Tag Archives: pleionexia

Raphanidosis: the birth of the vegetable tortures.

Rhaphanidosis is the act of inserting the root of a plant of the raphanogenus (commonly known as a radish) into the anus. It is mentioned by Aristophanes as a punishment for adultery  in classical Athens in the fifth and fourth century BC. … Continue reading

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SylvaC Stories: Bunny Boilers.

Once upon a time, rather more years ago than I care to remember, I found a dear little green pottery bunny in a junk shop on the Isle of Wight. As I have a predilection for green ceramic items I … Continue reading

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La Fontana delle Scimmie.*

*warning blog post contains references to Florence (again)   This is the Museo delle Porcellane di Boboli, an exquisitely faded small palazzo in the gardens of the Pitti Palace. It has a superb collection of porcelain and chinaware and delicious … Continue reading

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We Have Lost the Taste for Acorns.

About 2000 years ago the Roman philosopher Lucretius wrote: “We have lost our taste for acorns. So  we have abandoned those couches littered with herbage and heaped with leaves. So the wearing of wild beasts’ skins has gone out of fashion … Continue reading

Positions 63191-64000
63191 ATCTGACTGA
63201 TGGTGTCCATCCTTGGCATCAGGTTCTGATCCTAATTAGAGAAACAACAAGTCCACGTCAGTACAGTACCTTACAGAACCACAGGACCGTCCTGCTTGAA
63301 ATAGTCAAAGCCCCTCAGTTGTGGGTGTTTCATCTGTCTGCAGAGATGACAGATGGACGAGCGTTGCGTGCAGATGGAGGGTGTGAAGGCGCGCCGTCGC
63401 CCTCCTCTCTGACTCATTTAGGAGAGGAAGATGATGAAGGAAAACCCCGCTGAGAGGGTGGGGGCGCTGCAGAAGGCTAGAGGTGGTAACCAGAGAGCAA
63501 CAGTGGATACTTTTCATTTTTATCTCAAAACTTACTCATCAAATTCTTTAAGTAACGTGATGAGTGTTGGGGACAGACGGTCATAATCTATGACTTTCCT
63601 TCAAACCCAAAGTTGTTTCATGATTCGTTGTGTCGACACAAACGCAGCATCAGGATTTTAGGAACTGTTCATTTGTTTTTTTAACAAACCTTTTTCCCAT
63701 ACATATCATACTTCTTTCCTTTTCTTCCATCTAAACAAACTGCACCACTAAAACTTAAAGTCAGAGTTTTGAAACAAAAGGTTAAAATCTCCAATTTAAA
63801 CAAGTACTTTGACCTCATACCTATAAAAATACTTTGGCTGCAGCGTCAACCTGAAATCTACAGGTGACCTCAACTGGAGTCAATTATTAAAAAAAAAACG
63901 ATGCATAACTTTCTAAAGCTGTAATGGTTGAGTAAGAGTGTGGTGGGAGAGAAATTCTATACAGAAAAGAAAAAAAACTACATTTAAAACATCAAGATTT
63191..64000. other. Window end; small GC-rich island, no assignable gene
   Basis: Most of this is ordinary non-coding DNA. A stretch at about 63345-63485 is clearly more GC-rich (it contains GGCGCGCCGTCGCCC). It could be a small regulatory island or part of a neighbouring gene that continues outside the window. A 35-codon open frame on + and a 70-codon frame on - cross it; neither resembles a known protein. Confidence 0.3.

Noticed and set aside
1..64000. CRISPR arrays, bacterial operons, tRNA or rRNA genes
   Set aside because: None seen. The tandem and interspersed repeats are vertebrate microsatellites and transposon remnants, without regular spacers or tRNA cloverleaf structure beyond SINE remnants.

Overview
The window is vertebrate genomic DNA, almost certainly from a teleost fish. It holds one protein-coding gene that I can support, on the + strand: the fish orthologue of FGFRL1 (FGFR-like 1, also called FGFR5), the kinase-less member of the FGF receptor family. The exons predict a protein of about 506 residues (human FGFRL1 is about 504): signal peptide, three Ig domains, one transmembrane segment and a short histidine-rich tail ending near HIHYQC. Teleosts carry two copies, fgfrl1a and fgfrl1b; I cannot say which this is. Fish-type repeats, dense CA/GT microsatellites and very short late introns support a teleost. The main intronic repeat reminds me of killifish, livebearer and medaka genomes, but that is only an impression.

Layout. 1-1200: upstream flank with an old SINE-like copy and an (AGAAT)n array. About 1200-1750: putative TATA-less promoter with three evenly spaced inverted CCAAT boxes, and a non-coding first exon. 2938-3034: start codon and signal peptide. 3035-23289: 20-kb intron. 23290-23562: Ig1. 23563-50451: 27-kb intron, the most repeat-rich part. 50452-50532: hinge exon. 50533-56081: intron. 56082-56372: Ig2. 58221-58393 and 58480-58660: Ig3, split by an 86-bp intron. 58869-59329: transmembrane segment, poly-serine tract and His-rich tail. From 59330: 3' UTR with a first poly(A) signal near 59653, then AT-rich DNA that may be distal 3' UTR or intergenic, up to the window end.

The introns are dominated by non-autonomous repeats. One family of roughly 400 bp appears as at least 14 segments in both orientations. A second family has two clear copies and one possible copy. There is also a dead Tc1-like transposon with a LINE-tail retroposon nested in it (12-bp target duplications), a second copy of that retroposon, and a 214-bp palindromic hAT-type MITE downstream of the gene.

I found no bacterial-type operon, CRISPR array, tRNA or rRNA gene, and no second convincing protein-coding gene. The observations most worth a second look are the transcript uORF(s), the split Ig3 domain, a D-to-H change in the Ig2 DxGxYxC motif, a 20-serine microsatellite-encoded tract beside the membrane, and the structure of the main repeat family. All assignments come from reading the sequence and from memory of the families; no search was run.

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Lares et Penates II: Knick Knacks

The Oxford dictionary defines a knick knack as a “cheap ornament, trinket, trifle, bauble, bric-a-brac, bagatelle, gimcrack, gewgaw, bibelot or kickshaw.” A sample sentence in the dictionary uses the word thus – “Her flat is overflowing with knick knacks.” But … Continue reading

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An Inordinate Fondness for Beetles.

J.B.S. Haldane (a British geneticist and evolutionary biologist) was  asked by a group of theologians what he had learnt  about the Creator from the study of creation. Haldane, an atheist, is alleged to have replied “If one could conclude as to … Continue reading

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The Grapes of Wrath

On one of my forays along the Arno I came across a creeper that was covered with what I described to myself as “lumpy leaves’. So lumpy in fact, that at first I thought they were berries. On closer examination … Continue reading

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